“It is not a problem that was created by the schools,” she added. “It is not a problem that needs to be remedied by the schools … (MoDOT was) told about it all this time, that they need to fix it. And now they’re going to come back and target just the Mehlville taxpayers for a state project? No, doesn’t fly.”
Roughly 1,100 pupils combined attend Oakville Middle and Wohlwend Elementary.
Twenty-one buses serve the two schools, and all of them at some point have to make a risky left turn into or out of the campus, across traffic without a light, Director of Transportation Diane Wedel said.
“Even one bus making a left is not a good situation,” Wedel said. “I don’t even like making a left in a car.”
The middle school’s resource officer, Angie Logaglio, used to direct traffic at the intersection, but county police eventually told her she couldn’t be out there without a marked police car, Wedel said.
“They won’t let her go out and stop traffic anymore. And that really made a big difference when she could do that,” she said.
Oakville Middle parents raised the issue of a new signal at several points during a recent community engagement session for the school district’s COMPASS II — Charting the Mehlville-Oakville Path to Advance Successful Schools — initiative.
“‘When are we gonna get a stoplight?’ is probably our most-asked question,” Principal Mike Salsman told them. “Between 7:45 and 8:45 a.m., it’s really a mess out there. We would settle for (a traffic signal) to be active during peak times.”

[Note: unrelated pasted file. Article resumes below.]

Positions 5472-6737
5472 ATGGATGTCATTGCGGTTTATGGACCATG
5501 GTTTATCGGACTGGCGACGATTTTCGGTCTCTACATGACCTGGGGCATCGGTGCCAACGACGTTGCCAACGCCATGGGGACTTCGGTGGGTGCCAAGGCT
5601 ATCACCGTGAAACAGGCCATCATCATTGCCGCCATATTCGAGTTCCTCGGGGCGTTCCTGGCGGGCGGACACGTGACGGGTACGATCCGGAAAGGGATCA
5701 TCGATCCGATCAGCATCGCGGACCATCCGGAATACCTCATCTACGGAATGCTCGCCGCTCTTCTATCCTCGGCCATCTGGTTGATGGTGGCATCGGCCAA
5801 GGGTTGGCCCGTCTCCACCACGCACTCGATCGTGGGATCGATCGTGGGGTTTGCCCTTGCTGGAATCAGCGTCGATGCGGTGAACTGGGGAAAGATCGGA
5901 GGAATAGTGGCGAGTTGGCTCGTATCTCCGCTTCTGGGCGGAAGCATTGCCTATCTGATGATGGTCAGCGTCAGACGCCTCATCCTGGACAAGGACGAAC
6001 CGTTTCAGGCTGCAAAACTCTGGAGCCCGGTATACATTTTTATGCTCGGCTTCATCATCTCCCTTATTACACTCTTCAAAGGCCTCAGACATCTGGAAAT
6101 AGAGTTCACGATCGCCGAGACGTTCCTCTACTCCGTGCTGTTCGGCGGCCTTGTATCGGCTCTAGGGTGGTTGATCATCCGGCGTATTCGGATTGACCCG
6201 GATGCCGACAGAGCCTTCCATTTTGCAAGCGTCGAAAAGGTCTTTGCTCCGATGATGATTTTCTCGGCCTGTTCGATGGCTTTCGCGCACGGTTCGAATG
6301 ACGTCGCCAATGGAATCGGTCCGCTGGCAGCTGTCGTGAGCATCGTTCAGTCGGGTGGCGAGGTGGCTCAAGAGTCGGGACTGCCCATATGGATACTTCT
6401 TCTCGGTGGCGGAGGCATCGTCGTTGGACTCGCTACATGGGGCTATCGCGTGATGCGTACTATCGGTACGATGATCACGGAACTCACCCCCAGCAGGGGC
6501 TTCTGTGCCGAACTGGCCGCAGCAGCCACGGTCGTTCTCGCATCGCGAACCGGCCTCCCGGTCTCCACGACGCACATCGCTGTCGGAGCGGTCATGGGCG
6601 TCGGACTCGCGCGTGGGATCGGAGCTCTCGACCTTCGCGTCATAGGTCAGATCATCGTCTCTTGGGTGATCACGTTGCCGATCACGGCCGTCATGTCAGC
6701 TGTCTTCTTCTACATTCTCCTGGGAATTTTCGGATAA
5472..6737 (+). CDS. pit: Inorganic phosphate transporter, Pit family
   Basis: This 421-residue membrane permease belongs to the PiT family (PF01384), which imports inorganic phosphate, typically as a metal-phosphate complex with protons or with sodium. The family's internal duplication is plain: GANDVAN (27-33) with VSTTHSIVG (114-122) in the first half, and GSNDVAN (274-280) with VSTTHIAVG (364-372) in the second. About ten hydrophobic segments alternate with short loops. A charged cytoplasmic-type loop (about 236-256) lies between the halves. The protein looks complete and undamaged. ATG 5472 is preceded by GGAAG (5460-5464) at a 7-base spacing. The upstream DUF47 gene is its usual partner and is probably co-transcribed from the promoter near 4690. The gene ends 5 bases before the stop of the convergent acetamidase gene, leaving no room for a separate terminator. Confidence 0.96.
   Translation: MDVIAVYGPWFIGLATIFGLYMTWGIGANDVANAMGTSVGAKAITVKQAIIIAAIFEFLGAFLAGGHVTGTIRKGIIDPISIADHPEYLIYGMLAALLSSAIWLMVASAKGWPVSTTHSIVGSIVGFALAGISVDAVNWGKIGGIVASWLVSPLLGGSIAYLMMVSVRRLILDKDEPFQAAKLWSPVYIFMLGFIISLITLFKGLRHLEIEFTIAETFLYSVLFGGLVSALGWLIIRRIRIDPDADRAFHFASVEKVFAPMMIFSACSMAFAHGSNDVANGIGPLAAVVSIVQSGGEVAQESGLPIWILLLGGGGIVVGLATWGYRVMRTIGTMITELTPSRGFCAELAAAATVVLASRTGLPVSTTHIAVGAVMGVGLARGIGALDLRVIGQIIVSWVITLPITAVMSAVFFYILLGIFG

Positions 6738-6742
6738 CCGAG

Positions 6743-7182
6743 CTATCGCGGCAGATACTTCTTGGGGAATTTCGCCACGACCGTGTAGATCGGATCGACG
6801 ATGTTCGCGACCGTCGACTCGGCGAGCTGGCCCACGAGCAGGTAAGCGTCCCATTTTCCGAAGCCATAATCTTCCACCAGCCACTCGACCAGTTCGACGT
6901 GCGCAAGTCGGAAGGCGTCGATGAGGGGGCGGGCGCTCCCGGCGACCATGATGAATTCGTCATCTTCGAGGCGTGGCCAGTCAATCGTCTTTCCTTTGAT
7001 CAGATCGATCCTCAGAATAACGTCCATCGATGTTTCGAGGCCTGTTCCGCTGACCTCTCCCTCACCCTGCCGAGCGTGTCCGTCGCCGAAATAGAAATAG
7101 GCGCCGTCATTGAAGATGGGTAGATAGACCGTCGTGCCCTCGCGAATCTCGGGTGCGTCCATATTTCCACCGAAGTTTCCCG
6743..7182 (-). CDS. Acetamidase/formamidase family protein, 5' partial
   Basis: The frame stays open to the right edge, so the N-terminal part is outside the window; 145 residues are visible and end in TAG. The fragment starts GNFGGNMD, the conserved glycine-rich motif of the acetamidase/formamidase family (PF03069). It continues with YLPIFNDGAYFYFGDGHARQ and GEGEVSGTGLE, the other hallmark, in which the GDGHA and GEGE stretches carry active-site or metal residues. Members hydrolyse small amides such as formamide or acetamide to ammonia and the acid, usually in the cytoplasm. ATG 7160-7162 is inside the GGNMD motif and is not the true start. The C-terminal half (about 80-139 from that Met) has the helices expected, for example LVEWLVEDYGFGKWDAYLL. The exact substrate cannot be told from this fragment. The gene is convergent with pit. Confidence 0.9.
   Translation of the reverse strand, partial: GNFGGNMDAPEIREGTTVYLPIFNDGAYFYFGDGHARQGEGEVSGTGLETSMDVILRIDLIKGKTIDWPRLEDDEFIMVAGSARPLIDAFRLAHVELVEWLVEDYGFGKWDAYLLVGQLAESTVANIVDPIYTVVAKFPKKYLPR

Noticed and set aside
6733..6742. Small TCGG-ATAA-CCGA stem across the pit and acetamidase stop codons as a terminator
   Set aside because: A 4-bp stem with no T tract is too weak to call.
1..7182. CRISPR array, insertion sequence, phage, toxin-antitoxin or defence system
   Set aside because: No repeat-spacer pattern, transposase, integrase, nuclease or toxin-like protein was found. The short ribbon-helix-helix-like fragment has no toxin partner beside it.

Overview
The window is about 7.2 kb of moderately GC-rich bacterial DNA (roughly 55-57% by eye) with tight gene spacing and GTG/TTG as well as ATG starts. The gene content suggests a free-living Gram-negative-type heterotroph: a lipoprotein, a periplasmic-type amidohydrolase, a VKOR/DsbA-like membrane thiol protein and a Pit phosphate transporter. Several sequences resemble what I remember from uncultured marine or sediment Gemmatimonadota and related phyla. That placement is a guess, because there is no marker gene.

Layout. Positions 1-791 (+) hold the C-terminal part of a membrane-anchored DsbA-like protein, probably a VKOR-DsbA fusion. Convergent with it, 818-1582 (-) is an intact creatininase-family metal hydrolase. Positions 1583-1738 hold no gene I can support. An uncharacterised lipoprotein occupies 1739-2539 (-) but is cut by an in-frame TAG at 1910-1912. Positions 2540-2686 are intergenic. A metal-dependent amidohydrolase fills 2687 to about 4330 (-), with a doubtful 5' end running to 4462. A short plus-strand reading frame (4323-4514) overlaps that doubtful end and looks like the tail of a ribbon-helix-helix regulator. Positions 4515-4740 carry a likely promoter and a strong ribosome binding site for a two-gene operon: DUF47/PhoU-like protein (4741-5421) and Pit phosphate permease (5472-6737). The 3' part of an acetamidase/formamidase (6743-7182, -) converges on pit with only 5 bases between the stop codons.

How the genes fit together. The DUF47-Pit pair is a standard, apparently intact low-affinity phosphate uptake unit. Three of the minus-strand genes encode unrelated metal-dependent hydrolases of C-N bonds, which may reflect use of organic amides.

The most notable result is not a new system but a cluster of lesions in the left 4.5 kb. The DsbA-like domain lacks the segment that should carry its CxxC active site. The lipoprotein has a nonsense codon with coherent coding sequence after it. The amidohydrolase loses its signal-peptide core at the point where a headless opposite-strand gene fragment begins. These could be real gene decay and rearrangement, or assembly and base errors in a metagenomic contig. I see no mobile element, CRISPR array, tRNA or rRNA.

A call to MoDOT Chief Engineer Kevin Keith’s office in Jefferson City was returned by Assistant District Engineer Tom Blair, who works out of the department’s St. Louis office.
Blair said while MoDOT supports the installation of a new signal for Oakville Middle-Wohlwend Elementary, it would not bend its rules to fully fund the project.
“We only have so much money. Everybody thinks we have a ton of money, but we have limited funds within the state of Missouri going to transportation,” Blair said. “Our policy always has been, from the very first school signal installed in Missouri until today, that we split the cost of school signals. We’re not changing that policy or position in this case.
“We’re not treating the Mehlville School District any differently than any other school district,” Blair added. “We’ve always looked at it as we’re contributing financially to school signals but we’re not going to pay for an entire school signal, because if we do that then it’s pretty easy for every school board in the state of Missouri to ask us for a school signal at their school.”
Asked roughly how much a new signal would cost in total, Blair referred the Call to MoDOT engineer Kristy Yates, who was unavailable for comment by press time.
Blair said MoDOT’s foremost responsibility is to “maintain and operate a safe transportation system” statewide.
“We have to be very diligent with the limited tax resources that we get to make sure we take of our primary responsibility, which is smooth roads and safe bridges,” he said. “And if we don’t do that, our money gets all disbursed out and we make little groups happy here and there but overall we haven’t done our job as a state agency.
“When you pay the gas tax every time you go to pump, you expect the roads you drive on to be smooth and you expect bridges not to fall down. That’s our responsibility.”